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When I first made contact with Rey Scott’s granddaughter Michelle Scott and filled her in a little about the story behind KUKAN, she felt a need to transfer that story into paint and shared with me a vision she had for creating a whole room of paintings dedicated to her grandfather and KUKAN. It seemed like a far-fetched dream back then. So I was more than a little excited to go to Atlanta to witness the opening of Michelle’s solo show — THE KUKAN SERIES. Michelle hadn’t shared any images of the new work with me, so I wasn’t prepared for the visual sweep and emotional power of the work. It literally brought me to tears. Here are a few choice pieces from the show. WARNING — these photos do not do the pieces justice. The real pieces have an almost three-dimensional quality that allows the viewer to enter into the scene and experience a little of Rey Scott and Li Ling-Ai’s world back in the late 30’s.
The 36“X36” piece that Michelle created exclusively for our Kickstarter fundraising drive is displayed right in the front window of 2Rules Fine Art in Marietta. Casual strollers walking down the sidewalk can’t help but be pulled in to find out with the imagery is all about. For close up details of this painting go to our Kickstarter home page.
The KUKAN Series contains a few gorgeous tributes to Li Ling-Ai the Chinese American author who was the uncredited co-producer of KUKAN with Rey Scott.
The work below contains images of Li Ling-Ai from three different decades and three different locations (the old Honolulu Academy of Art, Beijing China, and New York City)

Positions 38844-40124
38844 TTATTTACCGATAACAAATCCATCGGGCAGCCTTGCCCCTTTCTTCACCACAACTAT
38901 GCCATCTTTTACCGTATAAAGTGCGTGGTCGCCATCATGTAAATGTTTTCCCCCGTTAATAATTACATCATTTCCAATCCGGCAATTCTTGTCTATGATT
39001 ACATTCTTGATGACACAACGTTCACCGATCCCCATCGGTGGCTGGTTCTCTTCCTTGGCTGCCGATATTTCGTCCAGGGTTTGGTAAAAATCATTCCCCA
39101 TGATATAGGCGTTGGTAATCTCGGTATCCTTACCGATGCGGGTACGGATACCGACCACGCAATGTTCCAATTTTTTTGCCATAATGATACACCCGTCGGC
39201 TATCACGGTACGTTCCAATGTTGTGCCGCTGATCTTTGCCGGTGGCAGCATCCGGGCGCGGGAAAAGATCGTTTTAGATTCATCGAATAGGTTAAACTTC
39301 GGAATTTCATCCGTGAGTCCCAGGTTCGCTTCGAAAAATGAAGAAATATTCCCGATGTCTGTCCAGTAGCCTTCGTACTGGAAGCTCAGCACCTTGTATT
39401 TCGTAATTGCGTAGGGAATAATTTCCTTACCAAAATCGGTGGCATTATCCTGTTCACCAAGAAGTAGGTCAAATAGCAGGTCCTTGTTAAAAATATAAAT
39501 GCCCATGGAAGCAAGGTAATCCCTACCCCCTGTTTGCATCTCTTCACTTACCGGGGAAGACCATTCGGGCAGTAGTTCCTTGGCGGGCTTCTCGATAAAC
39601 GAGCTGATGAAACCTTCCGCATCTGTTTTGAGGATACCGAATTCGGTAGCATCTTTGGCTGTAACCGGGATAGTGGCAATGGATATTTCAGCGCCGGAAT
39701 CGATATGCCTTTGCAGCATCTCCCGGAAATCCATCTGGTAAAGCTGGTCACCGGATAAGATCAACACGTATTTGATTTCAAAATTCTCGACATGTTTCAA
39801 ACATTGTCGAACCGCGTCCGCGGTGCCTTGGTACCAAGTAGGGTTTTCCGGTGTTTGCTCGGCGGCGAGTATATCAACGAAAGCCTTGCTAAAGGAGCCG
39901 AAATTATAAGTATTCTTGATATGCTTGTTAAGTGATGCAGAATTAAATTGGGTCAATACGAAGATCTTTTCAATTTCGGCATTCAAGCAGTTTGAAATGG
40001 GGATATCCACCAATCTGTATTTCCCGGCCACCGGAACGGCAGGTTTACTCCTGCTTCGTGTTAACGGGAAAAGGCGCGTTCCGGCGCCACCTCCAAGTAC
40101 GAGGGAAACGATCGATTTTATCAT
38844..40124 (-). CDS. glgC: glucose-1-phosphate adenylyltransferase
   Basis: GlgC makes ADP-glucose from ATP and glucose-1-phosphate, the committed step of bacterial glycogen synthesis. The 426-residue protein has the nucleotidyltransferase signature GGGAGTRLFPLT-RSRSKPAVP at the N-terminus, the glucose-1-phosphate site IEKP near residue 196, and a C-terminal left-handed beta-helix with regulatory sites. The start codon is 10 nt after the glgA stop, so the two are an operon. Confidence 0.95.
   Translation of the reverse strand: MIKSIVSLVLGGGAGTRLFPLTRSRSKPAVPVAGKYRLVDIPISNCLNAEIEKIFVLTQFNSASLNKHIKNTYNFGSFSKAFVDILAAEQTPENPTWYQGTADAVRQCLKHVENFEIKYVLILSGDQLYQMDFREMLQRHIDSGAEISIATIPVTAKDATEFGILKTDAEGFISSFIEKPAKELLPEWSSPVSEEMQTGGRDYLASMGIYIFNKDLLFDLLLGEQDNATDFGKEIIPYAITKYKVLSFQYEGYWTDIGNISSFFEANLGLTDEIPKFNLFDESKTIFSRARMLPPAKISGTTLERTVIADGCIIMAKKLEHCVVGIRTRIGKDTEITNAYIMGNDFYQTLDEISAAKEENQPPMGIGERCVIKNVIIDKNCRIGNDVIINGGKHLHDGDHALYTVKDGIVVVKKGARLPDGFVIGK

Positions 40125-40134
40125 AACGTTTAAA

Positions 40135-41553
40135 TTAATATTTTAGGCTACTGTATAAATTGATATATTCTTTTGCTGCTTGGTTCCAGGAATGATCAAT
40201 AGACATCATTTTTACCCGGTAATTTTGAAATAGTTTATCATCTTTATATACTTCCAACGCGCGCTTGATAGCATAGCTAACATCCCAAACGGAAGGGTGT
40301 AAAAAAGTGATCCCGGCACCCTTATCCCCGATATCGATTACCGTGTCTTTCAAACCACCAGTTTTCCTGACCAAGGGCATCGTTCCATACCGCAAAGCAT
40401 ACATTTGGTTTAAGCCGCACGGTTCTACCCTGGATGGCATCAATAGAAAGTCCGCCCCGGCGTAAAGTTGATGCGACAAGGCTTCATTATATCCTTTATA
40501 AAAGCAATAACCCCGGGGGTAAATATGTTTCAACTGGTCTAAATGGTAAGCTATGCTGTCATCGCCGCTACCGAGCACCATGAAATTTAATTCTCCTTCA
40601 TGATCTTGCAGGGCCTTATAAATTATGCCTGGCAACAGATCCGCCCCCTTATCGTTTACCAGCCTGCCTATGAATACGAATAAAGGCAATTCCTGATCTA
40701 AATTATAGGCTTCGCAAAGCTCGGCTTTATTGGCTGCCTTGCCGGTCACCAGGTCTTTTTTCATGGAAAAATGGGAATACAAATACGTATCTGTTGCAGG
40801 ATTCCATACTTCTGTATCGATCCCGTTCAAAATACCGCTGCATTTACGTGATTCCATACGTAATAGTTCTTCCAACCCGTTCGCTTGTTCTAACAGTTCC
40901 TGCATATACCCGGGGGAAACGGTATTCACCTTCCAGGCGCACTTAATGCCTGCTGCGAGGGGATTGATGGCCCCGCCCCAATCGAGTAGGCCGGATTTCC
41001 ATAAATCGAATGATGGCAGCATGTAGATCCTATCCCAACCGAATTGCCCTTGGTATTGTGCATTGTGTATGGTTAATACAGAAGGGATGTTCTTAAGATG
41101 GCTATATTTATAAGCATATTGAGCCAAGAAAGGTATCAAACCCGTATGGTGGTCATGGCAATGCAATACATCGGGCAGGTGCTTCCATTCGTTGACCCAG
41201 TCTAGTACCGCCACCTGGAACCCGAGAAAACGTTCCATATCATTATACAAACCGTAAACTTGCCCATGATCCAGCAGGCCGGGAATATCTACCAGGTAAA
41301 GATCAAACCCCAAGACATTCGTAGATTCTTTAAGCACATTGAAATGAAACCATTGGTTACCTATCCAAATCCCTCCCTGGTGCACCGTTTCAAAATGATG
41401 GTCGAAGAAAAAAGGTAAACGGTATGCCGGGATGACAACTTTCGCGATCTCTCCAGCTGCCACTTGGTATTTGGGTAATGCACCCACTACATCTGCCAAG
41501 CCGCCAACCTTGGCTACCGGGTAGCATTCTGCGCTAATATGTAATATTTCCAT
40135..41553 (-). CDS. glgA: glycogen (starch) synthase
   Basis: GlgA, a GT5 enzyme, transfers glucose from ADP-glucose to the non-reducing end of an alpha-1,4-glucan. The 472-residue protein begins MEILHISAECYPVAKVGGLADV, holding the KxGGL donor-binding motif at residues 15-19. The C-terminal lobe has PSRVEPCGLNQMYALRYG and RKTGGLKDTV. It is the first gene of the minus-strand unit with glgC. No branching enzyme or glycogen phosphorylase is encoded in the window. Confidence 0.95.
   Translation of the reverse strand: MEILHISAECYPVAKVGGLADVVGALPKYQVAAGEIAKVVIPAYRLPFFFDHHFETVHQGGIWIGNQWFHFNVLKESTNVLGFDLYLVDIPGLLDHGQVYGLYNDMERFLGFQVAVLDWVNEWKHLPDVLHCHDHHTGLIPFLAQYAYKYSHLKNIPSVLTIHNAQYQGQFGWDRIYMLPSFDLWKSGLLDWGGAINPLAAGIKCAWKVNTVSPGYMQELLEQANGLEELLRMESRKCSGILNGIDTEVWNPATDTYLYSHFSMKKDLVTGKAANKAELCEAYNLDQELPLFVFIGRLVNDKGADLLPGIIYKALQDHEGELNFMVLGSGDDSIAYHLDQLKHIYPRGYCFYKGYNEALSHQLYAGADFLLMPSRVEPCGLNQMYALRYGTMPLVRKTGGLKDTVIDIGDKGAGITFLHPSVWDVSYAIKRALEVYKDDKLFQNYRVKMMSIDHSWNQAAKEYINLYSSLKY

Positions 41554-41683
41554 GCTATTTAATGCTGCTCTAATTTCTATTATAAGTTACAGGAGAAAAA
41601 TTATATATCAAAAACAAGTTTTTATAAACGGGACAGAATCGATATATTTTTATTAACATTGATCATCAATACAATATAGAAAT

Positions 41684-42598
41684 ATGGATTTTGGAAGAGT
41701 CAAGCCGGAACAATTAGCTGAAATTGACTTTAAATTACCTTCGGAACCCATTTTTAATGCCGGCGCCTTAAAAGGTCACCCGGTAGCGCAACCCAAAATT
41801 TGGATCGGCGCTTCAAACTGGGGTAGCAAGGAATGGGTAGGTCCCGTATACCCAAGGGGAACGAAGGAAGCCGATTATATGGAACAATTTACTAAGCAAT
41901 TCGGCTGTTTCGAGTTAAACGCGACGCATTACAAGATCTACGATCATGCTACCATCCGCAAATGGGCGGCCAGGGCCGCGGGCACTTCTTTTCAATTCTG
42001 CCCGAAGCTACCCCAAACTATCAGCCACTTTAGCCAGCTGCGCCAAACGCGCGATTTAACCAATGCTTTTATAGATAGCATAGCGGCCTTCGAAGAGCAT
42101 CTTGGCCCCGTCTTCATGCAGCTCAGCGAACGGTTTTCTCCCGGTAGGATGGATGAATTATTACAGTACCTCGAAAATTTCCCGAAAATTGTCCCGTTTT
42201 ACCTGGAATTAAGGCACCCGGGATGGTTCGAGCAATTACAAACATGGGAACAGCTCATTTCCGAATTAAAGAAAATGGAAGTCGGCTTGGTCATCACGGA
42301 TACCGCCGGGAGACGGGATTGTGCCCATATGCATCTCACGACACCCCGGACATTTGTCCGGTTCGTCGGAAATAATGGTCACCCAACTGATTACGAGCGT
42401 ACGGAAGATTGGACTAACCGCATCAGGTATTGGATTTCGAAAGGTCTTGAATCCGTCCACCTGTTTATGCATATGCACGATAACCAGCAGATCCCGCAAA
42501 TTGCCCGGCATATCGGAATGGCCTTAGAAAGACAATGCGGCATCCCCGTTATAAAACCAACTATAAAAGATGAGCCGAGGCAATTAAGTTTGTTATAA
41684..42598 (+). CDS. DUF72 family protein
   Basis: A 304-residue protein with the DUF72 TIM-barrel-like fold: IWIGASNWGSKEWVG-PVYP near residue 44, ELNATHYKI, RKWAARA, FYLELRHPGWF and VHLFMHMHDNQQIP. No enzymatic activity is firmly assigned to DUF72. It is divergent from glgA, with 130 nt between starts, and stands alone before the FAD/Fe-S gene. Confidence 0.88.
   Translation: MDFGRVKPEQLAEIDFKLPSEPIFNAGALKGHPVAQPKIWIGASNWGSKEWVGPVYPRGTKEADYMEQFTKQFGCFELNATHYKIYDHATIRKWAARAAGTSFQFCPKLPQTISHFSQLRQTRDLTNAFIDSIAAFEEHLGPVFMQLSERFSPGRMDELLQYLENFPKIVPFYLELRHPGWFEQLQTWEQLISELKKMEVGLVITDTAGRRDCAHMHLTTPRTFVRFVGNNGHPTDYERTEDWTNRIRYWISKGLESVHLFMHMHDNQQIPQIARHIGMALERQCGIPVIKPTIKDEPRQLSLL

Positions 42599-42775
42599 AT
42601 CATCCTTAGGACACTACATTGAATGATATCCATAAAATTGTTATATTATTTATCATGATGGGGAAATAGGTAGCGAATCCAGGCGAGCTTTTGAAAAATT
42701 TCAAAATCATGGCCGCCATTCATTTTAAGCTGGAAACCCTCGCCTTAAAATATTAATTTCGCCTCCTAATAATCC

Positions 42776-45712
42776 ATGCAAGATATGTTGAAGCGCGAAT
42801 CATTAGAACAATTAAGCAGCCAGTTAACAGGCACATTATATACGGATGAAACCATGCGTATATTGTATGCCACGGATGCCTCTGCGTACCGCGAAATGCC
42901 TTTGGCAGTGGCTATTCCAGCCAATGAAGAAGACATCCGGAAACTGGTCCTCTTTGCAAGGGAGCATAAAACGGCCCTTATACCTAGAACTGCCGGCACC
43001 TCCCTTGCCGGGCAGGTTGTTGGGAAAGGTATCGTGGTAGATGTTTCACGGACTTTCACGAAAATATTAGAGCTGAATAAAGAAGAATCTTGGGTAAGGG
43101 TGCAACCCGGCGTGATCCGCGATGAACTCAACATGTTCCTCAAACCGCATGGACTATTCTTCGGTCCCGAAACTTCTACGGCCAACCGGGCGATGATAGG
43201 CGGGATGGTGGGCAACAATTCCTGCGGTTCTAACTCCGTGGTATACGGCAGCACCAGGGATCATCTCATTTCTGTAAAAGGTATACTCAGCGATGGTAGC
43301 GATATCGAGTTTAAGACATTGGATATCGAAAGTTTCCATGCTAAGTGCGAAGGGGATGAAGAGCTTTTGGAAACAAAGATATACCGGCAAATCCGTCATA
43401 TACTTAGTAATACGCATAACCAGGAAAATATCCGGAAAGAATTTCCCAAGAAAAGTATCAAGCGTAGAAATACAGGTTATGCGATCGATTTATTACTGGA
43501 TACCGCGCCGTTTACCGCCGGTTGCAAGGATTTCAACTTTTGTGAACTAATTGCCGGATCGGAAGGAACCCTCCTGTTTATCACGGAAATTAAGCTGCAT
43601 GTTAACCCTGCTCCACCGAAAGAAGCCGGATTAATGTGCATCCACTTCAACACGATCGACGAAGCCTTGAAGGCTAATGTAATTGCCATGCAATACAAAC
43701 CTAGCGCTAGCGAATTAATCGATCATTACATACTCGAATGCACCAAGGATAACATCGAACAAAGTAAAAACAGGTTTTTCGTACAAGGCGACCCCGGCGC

There are also fabulous pieces that provide a visual montage of the China witnessed through Rey Scott’s camera. He took both stills and 16mm color movies. Some of his old cameras are on display too with the original stills.
Rey Scott traveled all the way to Tibet and filmed some of the first color footage of prayer rituals there.
Michelle’s take on the original KUKAN lobby cards for the United Artists version of the film.
Rey Scott also filmed the famous Burma Road as it was being built.
A reminder of the British influence in Hong Kong which fell to the Japanese in 1941.
A whole movie could be made just about the baby giant panda bear that Rey Scott brought from Chengtu to the Chicago Zoo. Originally christened “Li Ling-Ai” by the foreing journalists in Chungking, it was later named Mei Lan when it was identified as a boy panda bear.
There are many more gems in this show. But the emotional highlight for me was being able to see the first two portraits of Rey Scott and Li Ling-Ai that Michelle did. I first saw them on her website before we even knew each other and before she even knew who Ling-Ai was. This was the first time I was able to see them both in person. Since the pieces had been sold to different collectors several years ago, this was also the first time they were reunited in the same room for quite some time — a symbol of hope for me as I continue to seek funding to finish FINDING KUKAN.
If you are in the Atlanta area make an effort to see this historic show — up only until October 26, 2012